Questions New Investors Are Afraid to Ask: Part 2
Last week, I wrote about the investing concepts people need to understand but often hesitate to ask about—things like asset allocation, diversification, and risk. But if you’re unclear on a concept, I say ask. And ask again if you have more questions.
The same goes for types of investments. Stocks and bonds might seem pretty basic, but there’s a lot to understand about the different types and why one might be a better choice than another. So this week, I want to discuss what to look for when choosing investments.
Starting with stocks
A share of stock is a portion of ownership in a company, allowing you to participate in a company’s growth. While owning stocks carries the risk of loss as well as the potential for gain, historically it has been one of the best ways to build wealth over time.
When you choose a specific stock, however, you have to look closely. Here are some things to consider:
- Market capitalization—Companies vary by size, or market capitalization, which is the total value of outstanding shares of a company’s stock. Apple currently has the largest market capitalization in the world and is a great example of a large-cap stock. But there are also small-cap and mid-cap stocks.
- Style—Getting more detailed, there are two basic styles of stock: growth and value. A growth stock is considered poised for a rapid rise (think high tech); a value stock is considered underpriced for its earnings and long-term prospects.
- Sector and industry—Stocks are also generally divided into 11 sectors (such as information technology, utilities, and health care) and 69 industries within those sectors (such as retailing, banks, and building products).
- International/Domestic—You can invest in companies based in the U.S. or abroad. International markets can be further divided into developed markets (such as Japan or the U.K.) and emerging markets (such as China or India).
The ideal is to invest in a globally diversified mix of stocks of all of the above. This helps control risk, although it certainly doesn’t ensure a profit or eliminate risk. Sounds challenging, but don’t get discouraged. Here’s where mutual funds and exchange-traded funds (ETFs) come in, which I’ll get into in just a bit.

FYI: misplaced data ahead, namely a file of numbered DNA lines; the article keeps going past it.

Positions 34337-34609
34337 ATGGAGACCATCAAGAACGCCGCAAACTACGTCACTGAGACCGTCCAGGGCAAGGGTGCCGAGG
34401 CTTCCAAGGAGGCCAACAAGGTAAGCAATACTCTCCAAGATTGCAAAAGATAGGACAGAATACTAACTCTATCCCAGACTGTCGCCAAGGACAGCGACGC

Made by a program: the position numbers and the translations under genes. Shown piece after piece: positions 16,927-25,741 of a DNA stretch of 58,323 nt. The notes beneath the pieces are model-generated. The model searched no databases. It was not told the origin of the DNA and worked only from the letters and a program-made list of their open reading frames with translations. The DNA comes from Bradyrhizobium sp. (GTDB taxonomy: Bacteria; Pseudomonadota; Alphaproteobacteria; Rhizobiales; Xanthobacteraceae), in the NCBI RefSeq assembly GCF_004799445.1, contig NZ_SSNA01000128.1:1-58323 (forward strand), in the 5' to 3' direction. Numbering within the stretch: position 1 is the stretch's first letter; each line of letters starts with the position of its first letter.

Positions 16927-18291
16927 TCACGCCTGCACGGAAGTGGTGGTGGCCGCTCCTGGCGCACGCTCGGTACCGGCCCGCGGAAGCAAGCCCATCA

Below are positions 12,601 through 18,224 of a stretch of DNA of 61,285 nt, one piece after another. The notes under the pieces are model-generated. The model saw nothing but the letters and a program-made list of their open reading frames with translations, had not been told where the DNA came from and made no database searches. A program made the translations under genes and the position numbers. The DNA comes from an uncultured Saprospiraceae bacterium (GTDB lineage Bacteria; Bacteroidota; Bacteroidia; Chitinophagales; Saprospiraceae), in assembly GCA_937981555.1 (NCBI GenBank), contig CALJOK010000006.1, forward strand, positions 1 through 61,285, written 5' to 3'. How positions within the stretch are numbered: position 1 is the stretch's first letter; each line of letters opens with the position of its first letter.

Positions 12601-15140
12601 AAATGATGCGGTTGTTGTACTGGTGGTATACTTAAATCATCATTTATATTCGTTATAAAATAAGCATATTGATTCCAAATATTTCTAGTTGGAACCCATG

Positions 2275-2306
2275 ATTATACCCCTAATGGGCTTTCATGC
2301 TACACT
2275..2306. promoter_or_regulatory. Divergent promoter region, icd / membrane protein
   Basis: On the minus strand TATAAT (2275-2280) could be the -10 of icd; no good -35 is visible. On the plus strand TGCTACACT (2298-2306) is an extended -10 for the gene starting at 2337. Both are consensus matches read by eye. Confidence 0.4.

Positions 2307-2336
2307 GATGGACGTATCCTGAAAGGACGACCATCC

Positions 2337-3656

Moving into bonds
Bonds operate much like an IOU; you lend money to a company, government, or government agency and, in return, you receive a promise of repayment, plus interest, at specific dates. Bonds complement stocks and are particularly useful for retirees as they can provide a predictable income stream. They’re generally less volatile than stocks but not without risk.
There are many types of bonds (for example, corporate, government, and municipal), each of which carries varying degrees of different types of risk, including:
- Default risk—if the issuer defaults on its promises of repayment or goes bankrupt, and you won’t get your money back,
- Interest rate risk—if interest rates rise, and the value of your bond goes down,
- Purchasing power risk—if the price and/or interest you receive loses value relative to inflation.
In general, bonds that have the highest risk have the highest yield and the longest maturity. For example, a long-term bond from a start-up company would be high risk, and even higher if it had an unclear future or was already heavily indebted. U.S. Government bonds, which include Treasury bonds, notes, and bills, are considered the safest. Shorter-term bonds are less volatile than longer-term bonds but generally have a lower yield.
To help clarify the risks, credit rating agencies issue a grade, or credit rating, to virtually every corporate or government bond. Keep in mind that these ratings can change after you buy.